- Share the information with friends, including on social media. Encourage them to sign up to receive our updates. The overall goal of UAI is for a community of citizens around the world to emerge that is large enough and strong enough to insist that governments take seriously their responsibilities to stop war crimes and crimes against humanity. Every additional voice added to this community helps to build up support for attaining this goal.
- Find out what the overseas charities you support are doing in the affected areas and encourage them to speak out against the atrocities their staff are witnessing.
- Take a look at what the major human rights organisations, like Amnesty or Human Rights Watch, are reporting on the situations we are highlighting.
- Bring to our attention situations that you think we should be investigating.
In September 2020, we produced UAI in the UK’s first monthly newsletter, in the form of a simple email, highlighting three situations of concern, and including links to in-depth assessments of the situations. This formula was generally well received and in early 2021, UAI’s International Executive Committee (IEC) invited UAI in the UK to convert this newsletter into one that goes to all supporters of UAI in every part of the world. So, since April 2021, we have been doing that.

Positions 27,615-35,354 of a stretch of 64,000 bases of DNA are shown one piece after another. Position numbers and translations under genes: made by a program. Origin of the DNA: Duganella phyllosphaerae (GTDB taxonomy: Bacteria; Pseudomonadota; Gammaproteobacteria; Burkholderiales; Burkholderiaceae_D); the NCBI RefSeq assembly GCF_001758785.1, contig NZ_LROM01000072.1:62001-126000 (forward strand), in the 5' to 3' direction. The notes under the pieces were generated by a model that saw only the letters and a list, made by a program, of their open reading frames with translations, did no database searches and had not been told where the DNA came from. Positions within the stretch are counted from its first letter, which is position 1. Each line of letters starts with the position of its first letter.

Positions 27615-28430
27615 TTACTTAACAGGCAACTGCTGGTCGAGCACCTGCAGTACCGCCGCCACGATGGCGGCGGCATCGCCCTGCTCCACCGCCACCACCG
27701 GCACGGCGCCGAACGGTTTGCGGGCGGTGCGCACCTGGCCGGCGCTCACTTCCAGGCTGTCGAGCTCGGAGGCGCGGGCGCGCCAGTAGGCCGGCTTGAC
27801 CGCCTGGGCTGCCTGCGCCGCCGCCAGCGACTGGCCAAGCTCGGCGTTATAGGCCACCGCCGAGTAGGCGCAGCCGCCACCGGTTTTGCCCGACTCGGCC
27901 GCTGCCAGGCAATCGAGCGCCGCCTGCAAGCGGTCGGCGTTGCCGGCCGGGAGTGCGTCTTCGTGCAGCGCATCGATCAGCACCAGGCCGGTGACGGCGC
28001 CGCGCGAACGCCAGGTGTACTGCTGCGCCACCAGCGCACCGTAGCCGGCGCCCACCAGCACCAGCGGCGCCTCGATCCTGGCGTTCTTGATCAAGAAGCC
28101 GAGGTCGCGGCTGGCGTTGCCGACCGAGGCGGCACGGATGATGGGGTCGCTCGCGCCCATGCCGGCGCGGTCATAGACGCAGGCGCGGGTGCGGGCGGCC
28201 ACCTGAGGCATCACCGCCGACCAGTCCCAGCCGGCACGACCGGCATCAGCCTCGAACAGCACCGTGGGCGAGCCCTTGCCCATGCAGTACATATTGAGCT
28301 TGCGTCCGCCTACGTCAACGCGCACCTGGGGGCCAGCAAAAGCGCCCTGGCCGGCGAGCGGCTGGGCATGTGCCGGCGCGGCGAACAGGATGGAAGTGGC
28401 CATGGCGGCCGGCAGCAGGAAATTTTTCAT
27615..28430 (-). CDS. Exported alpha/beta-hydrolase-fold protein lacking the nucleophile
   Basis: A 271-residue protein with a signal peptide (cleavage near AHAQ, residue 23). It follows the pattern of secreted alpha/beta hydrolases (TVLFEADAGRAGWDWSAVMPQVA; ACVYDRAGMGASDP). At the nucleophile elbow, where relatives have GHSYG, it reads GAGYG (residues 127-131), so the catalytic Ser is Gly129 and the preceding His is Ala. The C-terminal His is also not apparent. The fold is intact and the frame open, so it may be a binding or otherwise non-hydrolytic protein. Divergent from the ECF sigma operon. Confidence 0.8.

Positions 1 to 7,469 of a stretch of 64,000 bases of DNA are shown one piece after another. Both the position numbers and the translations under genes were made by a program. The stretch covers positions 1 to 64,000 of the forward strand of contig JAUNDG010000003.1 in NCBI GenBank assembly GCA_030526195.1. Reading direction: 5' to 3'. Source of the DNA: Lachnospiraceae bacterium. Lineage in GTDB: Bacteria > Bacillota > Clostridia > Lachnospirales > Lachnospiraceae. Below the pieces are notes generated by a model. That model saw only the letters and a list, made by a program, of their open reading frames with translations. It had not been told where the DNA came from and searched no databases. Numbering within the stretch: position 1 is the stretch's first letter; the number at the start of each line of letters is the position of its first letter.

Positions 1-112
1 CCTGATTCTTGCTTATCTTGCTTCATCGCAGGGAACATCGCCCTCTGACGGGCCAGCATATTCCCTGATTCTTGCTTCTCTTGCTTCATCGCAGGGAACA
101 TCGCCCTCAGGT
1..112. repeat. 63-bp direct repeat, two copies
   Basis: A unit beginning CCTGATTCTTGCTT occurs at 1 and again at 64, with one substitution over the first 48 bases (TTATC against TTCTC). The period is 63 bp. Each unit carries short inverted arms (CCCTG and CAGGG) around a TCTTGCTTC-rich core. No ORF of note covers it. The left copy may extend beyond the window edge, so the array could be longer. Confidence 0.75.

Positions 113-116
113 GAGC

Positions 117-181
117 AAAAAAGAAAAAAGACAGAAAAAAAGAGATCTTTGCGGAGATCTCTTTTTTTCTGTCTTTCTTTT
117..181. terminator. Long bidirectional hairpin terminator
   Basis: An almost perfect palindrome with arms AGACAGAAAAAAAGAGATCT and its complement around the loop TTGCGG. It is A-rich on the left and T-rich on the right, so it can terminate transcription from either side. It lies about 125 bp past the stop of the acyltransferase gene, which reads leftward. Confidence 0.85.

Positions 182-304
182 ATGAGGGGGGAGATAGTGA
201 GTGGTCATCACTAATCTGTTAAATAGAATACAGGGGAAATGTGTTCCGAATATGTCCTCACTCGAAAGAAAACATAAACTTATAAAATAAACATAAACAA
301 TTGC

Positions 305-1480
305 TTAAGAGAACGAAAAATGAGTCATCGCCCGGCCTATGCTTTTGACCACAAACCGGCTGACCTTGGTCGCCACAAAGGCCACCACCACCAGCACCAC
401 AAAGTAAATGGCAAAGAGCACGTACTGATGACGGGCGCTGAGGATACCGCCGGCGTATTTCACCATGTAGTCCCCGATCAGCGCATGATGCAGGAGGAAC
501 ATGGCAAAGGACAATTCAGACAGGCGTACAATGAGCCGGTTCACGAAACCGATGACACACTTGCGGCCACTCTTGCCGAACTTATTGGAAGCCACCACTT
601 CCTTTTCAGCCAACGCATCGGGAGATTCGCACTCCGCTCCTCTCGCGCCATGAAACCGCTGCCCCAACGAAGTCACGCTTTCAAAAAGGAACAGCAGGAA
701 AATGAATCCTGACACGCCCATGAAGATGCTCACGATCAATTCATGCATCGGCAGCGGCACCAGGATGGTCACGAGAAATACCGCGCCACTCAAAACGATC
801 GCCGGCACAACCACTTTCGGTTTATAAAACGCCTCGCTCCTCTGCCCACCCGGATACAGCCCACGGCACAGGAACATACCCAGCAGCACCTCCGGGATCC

We greatly welcome feedback on these newsletters. Please send comments to .
Criminalisation of the Asylum Process
One of the most shocking developments of recent years in Europe has been the growing tendency of governments to try and portray as criminals, people who go out of their way to bring help to desperate migrants and people seeking asylum. This criminalisation of what our societies have seen as a moral duty has received tacit acceptance by European institutions, although one component of the state – the judiciary – has in some situations stood up defiantly against this trashing of normative behaviour. We were pleased to encourage two young Irish law graduates, David Whelan and Euan Lindsay, to publish an interesting blog on Judicial Activism in France, where the Courts have refused to convict French citizens arrested for providing help to migrants arriving there. (See below for the link)